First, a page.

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Mat Johnson

Acclaimed author of Pym and Loving Day

  • About Mat Johnson

    Mat Johnson has explored the complexities of American racial identity through satire, historical fiction, and graphic novels. Drawing on his experiences as the son of a Black mother and an Irish-American father, Johnson offers readers and audiences a nuanced, challenging view on what it means to be a person of color in America throughout history and today.

    Since the publication of his first novel, Drop, in 2000, Mat Johnson has established a reputation as a forward-thinking writer with a unique, imaginative perspective on American social norms, which he explores through characters that toe the line between outlandish and instantly recognizable. His follow-up novel, the gentrification satire Hunting In Harlem, was highly acclaimed and received the Zora Neale Hurston/Richard Wright Legacy Award for Novel of the Year.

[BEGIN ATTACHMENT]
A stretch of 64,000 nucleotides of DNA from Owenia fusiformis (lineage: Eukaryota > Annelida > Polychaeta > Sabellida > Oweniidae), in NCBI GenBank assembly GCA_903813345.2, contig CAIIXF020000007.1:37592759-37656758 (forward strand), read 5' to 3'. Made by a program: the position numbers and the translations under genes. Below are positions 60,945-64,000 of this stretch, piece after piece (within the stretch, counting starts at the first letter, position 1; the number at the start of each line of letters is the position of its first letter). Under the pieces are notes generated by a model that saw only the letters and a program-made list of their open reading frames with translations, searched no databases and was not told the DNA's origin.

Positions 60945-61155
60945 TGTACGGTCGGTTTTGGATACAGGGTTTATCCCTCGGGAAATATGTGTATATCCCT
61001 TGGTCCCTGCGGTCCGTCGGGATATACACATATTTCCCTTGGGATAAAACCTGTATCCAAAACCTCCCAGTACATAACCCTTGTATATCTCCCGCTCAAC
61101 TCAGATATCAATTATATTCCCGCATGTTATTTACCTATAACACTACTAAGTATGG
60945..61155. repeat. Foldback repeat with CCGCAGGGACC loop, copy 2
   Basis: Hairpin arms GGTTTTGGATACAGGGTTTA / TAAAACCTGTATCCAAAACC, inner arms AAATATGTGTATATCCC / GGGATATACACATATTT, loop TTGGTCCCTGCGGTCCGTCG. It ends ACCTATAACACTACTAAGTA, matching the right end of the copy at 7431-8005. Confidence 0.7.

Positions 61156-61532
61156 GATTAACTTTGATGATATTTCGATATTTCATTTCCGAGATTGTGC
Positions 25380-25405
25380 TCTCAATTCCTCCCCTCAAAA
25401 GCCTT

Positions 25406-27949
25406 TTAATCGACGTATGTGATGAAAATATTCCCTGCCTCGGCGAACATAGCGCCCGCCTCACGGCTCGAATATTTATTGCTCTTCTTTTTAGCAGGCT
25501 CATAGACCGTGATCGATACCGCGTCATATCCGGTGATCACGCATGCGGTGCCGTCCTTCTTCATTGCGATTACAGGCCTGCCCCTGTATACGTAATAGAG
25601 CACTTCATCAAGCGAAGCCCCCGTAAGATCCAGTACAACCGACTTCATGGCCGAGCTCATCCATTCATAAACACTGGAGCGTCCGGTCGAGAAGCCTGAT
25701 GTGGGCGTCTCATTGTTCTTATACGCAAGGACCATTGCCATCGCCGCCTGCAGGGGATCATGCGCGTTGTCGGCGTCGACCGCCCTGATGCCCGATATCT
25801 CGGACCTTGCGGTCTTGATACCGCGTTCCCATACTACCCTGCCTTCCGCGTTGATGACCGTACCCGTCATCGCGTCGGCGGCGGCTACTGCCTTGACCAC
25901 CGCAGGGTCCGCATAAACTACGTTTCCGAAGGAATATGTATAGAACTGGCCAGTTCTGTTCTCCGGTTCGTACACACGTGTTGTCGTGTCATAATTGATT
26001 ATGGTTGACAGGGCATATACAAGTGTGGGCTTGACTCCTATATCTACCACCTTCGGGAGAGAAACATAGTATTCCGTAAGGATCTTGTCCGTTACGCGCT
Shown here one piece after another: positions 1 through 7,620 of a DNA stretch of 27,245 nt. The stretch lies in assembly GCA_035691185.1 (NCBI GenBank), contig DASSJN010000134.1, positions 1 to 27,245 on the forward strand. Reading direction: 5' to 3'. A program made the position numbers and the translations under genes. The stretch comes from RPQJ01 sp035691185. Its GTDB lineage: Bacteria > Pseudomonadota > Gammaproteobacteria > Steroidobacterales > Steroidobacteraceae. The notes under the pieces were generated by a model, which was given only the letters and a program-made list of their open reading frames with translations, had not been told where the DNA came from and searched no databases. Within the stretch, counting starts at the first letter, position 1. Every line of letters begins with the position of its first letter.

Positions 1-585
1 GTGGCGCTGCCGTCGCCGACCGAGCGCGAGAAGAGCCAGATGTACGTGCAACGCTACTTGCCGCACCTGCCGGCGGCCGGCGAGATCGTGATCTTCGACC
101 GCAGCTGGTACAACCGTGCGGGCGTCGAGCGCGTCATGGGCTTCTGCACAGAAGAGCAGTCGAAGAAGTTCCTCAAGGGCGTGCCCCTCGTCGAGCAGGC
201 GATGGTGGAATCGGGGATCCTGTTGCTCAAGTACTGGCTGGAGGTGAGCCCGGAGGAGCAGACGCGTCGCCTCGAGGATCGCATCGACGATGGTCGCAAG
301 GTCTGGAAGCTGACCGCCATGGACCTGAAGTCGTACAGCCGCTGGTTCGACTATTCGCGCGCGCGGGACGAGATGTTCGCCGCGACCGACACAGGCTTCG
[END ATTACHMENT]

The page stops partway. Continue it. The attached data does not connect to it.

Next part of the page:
Mat Johnson’s satirical novel, Pym, a brilliant reimagining of a famously enigmatic Edgar Allen Poe story, was named one of the best books of the year by The Washington PostVanity FairThe Seattle Times, the Houston Chronicle, and more. Loving Day, his 2016 novel, is a hilarious yet moving story about race, family, and opposites bound in love. Hailed as “Exceptional…To say that Loving Day is a book about race is like saying Moby-Dick is a book about whales,” by the Los Angeles TimesLoving Day was a New York Times Notable Book and named one of the best books of the year by the San Francisco Chronicle, NPR, Men’s Journal, and more. Both Pym and Loving Day (one of The New York Times’ 100 Notable Books of 2015) are popular choices for common reading experiences across campuses nationwide. Johnson has also brought his sensibility to comics and graphic novels, most notably in Incognegro, which combines graphic storytelling, noir mystery, and meticulously-researched history to explore issues of passing in a segregated society and America’s history of lynching.